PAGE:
FACT CHECK: Is The Word ‘Alcohol’ Derived From An Arabic Word Meaning ‘Body-Eating Spirit’?
A post shared on Facebook claims the word “alcohol” derived from the Arabic word “al-kuhl,” meaning “body-eating spirit.”
While the word “alcohol” is derived from the Arabic word “al-kuhl,” the word does not mean “body-eating spirits.”
The Facebook post claims that the word “alcohol” originates from the Arabic term “al-kuhl,” which it alleges means “body-eating spirit.” The post also claims the word “kuhl” stems from the word “ghoul,” which means “an evil demon” that is used to corrupt and feed off human bodies, “specifically children and stolen corpses,” according to the post.
While “alcohol” is derived from the Arabic word, “al-kuhl, ” according to the Online Etymology Dictionary, there is no evidence the phrase has any relation to “body-eating spirits” The word has roots in both Medieval Latin and Arabic, the dictionary lists. “Al-” is listed as the definite article for the word “the,” while “kohl” is described as “the fine metallic powder used to darken the eyelids,” according to the dictionary. There is notably no mention of any “body-eating” spirits.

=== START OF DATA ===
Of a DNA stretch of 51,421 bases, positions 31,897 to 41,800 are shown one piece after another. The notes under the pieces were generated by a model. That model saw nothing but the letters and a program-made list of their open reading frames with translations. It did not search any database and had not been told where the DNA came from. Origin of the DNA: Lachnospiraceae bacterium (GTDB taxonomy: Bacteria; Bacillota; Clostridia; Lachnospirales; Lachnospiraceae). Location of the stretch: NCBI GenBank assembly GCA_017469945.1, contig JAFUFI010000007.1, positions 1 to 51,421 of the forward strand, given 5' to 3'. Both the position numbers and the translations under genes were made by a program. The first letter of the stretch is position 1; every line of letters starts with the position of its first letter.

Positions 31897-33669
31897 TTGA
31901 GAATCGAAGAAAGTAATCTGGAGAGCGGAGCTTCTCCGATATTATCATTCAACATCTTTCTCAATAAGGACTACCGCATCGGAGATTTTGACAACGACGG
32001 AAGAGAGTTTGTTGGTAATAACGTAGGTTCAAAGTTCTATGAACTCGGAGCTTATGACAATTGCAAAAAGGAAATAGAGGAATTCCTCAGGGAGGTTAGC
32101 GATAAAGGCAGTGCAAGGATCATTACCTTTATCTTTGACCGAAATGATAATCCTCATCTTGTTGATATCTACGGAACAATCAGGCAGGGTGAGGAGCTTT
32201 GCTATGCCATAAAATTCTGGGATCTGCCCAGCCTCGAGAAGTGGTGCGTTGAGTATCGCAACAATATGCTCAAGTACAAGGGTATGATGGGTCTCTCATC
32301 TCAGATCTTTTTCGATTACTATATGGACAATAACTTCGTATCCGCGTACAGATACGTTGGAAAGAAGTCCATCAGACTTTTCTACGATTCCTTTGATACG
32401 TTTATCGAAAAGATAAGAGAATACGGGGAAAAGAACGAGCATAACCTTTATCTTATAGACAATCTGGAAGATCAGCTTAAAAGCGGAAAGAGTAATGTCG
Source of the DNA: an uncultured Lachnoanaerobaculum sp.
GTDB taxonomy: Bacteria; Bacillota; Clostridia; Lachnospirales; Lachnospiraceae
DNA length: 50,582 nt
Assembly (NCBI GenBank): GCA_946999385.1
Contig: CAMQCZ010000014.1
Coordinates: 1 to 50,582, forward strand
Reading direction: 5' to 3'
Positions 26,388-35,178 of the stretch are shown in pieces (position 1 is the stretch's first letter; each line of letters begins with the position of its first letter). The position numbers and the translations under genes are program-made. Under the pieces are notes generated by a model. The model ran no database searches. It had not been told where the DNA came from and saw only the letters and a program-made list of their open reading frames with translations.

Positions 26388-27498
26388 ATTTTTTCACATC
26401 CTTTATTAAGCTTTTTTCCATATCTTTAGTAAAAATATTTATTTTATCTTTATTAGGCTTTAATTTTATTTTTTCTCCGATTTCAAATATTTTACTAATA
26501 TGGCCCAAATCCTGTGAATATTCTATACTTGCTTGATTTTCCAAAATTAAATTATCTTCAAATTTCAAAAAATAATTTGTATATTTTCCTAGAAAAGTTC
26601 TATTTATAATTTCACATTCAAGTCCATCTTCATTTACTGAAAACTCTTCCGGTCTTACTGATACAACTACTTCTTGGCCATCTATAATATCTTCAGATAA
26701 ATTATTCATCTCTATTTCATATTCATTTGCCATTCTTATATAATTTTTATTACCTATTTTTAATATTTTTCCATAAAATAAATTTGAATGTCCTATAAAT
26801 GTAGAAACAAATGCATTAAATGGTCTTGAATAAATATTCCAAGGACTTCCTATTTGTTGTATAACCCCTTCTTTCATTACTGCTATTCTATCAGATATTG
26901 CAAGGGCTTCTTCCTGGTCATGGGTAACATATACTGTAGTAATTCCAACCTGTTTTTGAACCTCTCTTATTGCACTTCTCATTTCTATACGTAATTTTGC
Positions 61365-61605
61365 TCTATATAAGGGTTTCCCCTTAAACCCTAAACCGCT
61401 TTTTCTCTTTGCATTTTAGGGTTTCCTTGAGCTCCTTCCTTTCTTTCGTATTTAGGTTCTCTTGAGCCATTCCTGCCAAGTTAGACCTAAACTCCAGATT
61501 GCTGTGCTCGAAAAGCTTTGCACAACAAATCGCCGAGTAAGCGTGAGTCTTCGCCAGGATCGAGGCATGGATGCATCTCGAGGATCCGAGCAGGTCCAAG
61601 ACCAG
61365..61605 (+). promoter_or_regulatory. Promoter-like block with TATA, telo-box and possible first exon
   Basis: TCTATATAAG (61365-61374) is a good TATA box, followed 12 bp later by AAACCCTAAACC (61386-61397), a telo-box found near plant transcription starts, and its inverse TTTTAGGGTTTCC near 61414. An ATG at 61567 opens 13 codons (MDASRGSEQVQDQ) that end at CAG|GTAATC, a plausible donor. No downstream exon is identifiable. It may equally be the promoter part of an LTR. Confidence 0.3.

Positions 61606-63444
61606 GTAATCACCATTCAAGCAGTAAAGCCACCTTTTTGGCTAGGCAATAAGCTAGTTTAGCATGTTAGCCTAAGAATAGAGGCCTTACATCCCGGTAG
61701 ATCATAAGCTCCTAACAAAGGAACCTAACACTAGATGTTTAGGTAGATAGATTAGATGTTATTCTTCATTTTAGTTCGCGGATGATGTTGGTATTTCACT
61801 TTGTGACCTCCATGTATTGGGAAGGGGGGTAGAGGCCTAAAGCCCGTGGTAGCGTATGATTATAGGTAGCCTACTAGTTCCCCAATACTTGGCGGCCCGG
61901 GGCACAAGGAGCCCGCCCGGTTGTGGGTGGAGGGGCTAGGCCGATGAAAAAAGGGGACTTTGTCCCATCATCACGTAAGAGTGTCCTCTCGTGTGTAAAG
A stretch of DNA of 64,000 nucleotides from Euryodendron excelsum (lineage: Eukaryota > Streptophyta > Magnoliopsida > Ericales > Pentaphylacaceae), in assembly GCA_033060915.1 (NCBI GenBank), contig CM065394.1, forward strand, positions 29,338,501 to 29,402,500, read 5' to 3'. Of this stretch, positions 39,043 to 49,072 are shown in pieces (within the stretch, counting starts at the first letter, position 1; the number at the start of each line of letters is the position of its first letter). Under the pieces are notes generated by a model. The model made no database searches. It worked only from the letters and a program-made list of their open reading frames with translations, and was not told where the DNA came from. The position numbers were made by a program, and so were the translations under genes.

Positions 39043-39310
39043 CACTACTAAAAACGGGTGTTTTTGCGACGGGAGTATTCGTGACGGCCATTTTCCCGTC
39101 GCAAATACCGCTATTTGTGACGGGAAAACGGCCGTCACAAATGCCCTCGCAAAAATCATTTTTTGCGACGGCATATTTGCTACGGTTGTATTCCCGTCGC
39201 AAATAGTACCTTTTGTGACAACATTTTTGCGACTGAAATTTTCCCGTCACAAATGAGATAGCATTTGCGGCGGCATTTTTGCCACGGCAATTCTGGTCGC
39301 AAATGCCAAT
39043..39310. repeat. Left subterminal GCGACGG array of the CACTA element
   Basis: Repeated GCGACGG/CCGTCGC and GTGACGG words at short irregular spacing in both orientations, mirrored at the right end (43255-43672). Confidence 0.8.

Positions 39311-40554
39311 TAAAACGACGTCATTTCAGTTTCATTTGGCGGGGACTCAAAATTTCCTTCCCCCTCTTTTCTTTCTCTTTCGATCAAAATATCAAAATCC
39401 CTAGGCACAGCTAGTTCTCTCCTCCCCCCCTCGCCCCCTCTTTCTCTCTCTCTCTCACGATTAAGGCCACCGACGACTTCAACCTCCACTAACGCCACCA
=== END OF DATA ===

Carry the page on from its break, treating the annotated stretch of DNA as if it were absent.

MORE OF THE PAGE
The word “ghoul” has no correlation to the word “kuhl” or “alcohol,” though it does derive from the Arabic word “ghul,” which means “demon,” according to the dictionary. (RELATED: Does Astrazeneca Mean ‘Weapon That Kills’?)
In an article published by German outlet Deutsche Welle titled “From alcohol to sugar: Words with Arabic roots,” German philologist Andreas Unger explains the word “kuhl” as “a kind of powdered eyeliner made via an extraction or distillation process” from natural minerals. The article also fails to mention any connection to “body-eating spirits” or demons.
Taoufik Ben-Amor, a senior lecturer in Arabic Studies at Columbia University, told Check Your Fact via email that he claim shared on Facebook is incorrect. “The root for Al-KuHul is K-H-L (with a soft H) الكحول, whereas Ghoul is from GH-W-L غول,” he explained.